SharePoint 2013 in this case doesn’t like the “-1;#” anymore. This should be replaced with a WssId – a unique term ID from TaxonomyHiddenList. This is unique for every site collection. We need to get that before assigning a default value:

1. Get the taxonomy field which will have the default value:

var field = targetSite.Fields.GetFieldByInternalName(“Places”) as TaxonomyField;
var fieldValue = new TaxonomyFieldValue(field);

2. Get the term which will be used as a default:

[..Some code omitted for briefness..]
var terms = placesTermSet.GetTerms(“Altis”, true);
var defaultTerm = terms[0];

3. Get the WssId, format a default value string, assign it and update the field:

fieldValue.TermGuid = Convert.ToString(defaultTerm.Id);
var dummy = fieldValue.ValidatedString;
if (dummy != null)
var defaultValue = String.Format(“{0};#{1}{2}{3}”, fieldValue.WssId, defaultValue.Labels[0].Value, TaxonomyField.TaxonomyGuidLabelDelimiter, defaultValue.Id);
field.DefaultValue = defaultValue;

Hope this helps!


Permissions play an important role in SharePoint. Today in my first blog post I’d like to share a solution to a rare exception when SharePoint fails to assign permissions and you are left with an item that you can’t even delete. But first some background on the project which made me break the first rule of SharePoint – never mess with a SharePoint database directly.

The project that I finished working on half a year ago is a business process management system. Lots of lists, lots of libraries, over 30.000 sites (still counting) and of course the biggest pain for users (performance) and support team (issues) – item level permissions. These are assigned using event receivers (ItemAdded and ItemUpdated) based on a Department site column which was used in every site content type. This wouldn’t be an issue if we had kept everything according to Microsoft’s best practices and recommendations. The magic number of 5.000 was left far behind – after half year of usage some lists already had over 25.000 items with item level permissions. Almost every action (opening an item, saving it etc.) took from 3 to 10 seconds.

It was slow, but it worked until we hit about 15.000 items in a single list. Then every once in a while (1 in a 1000) an item was created without any permissions – we called them orphans. Too bad the exception was random and we couldn’t reproduce it. ULS logs would show this error:

System.Data.SqlClient.SqlException: Violation of PRIMARY KEY constraint ‘Perms_PK’. Cannot insert duplicate key in object ‘dbo.Perms’. The duplicate key value is (9f07b6ef-25e1-4a7a-b06e-f60019e20255, 0x, ok/objektai/16855_.000).  The statement has been terminated.   

Users (except for site collection administrators) weren’t able to see these items in lists. They could open view or edit forms but couldn’t do anything that called an SPListItem.Update() or SPListItem.Delete(). Trying to view item permissions would result in an error:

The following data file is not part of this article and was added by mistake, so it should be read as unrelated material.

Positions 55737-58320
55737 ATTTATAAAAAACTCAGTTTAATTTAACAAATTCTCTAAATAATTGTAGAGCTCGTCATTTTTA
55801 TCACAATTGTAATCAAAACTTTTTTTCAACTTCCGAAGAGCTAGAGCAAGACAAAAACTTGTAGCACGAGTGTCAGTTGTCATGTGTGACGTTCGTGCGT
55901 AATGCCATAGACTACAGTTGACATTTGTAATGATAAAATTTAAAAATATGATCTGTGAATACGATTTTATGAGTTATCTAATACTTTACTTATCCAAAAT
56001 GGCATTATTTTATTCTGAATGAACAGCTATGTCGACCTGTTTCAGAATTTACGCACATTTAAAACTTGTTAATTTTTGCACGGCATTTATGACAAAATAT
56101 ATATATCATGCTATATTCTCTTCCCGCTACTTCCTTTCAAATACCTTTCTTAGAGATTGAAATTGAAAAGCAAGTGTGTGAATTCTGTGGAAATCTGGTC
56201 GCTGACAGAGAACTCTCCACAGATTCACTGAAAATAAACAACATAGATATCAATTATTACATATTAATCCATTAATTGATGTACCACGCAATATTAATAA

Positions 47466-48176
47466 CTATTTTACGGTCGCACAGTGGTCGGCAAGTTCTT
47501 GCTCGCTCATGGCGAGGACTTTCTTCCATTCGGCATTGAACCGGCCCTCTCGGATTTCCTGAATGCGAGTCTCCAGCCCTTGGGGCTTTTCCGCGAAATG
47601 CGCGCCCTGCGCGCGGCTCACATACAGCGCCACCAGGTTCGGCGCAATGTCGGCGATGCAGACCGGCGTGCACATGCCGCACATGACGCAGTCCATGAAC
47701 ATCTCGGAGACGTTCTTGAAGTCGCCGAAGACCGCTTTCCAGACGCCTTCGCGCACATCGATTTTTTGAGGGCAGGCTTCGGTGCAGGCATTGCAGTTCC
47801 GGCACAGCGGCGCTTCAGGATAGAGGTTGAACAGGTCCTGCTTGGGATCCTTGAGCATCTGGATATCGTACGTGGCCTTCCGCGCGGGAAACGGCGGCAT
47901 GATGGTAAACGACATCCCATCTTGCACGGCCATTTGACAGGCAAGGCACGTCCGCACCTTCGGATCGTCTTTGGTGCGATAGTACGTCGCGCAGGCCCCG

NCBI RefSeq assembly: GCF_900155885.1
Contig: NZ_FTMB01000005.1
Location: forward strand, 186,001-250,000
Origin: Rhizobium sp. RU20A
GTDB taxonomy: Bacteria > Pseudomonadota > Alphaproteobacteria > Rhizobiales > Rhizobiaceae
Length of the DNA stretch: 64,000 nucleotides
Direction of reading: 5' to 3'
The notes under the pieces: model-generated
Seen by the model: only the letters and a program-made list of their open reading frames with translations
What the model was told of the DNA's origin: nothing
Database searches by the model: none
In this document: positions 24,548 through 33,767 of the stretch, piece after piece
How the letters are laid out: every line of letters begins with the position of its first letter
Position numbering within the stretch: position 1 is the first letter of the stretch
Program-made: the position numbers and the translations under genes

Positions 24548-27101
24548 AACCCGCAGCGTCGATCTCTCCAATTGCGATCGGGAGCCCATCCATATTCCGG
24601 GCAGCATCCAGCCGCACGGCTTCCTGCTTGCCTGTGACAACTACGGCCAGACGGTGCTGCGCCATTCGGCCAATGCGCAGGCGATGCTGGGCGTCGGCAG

Cannot complete this action

Luckily the URL contained ID of the SPListItem so we were able to check the properties of that item using PowerShell.


Usually items with unique permissions look like this:

HasUniqueRoleAssignments True
EffectiveBasePermissions FullMask
FirstUniqueAncestorSecurableObject Microsoft.SharePoint.SPListItem
ReusableAcl Microsoft.SharePoint.SPReusableAcl
RoleAssignments {Microsoft.SharePoint.SPRoleAssignment, Microsoft.SharePoint.SPRoleAssignment…}
AllRolesForCurrentUser {Full Control, Read, Limited Access, View Only…}
FirstUniqueAncestor Microsoft.SharePoint.SPListItem

but instead our items looked like this:

EffectiveBasePermissions FullMask

Yes, all of these blank values were nulls. There were no possible ways of fixing these orphans either by code or using PowerShell – we couldn’t delete them (UnauthorizedAccessException) and SPListItem.ResetRoleInheritance() was returning an error System.Runtime.InteropServices.COMException (0x80004005): Cannot complete this action. The only way to do ResetRoleInheritance was to use a SharePoint database stored procedure proc_SecResetItemPerm. It takes SiteId, WebId, OldScopeId, Item Url and DocId as parameters so first we need to get them. PowerShell works great for that. Here is an example script with it’s output:

Add-PSSnapin Microsoft.Sharepoint.Powershell
$site = Get-SPSite http://site

$web = Get-SPWeb http://site/web

$list = $web.Lists[“List”]
$item = $list.GetItemById(16855)


Now the last parameter that we need is OldScopeId. The way to get it is by querying Perms table:

USE [WSS_Content]

SELECT TOP 1 [ScopeId]
FROM [WSS_Content].[dbo].[Perms]
WHERE ScopeUrl = ‘web/list/16855_.000’

Since we have all the parameters we can execute proc_SecResetItemPerm stored procedure. We do this by writing a query against WSS_Content database:

USE [WSS_Content]

GODECLARE @return_value int,
@NewScopeId uniqueidentifier,
@RequestGuid uniqueidentifier

EXEC @return_value = [dbo].[proc_SecResetItemPerm]
@SiteId = ‘9f07b6ef-25e1-4a7a-b06e-f60019e20255’,
@WebId = ‘c3536be5-a419-4c27-88fd-269316c18757’,
@OldScopeId = ‘B2D7B4C0-8E02-4E5F-A611-020BE5770A8F’,
@Url = N’web/list/16855_.000′,
@DocId = ‘fab7dc68-50ad-4ea0-9c99-230dfdbc0567′,
@NewScopeId = @NewScopeId OUTPUT,
@RequestGuid = @RequestGuid OUTPUT

SELECT @NewScopeId as N’@NewScopeId’,
@RequestGuid as N’@RequestGuid’

SELECT ‘Return Value’ = @return_value

The query returns NewScopeId and we end up with broken role inheritance and no new roles assigned. Now we can assign new permissions or delete that item.

Hope it helps!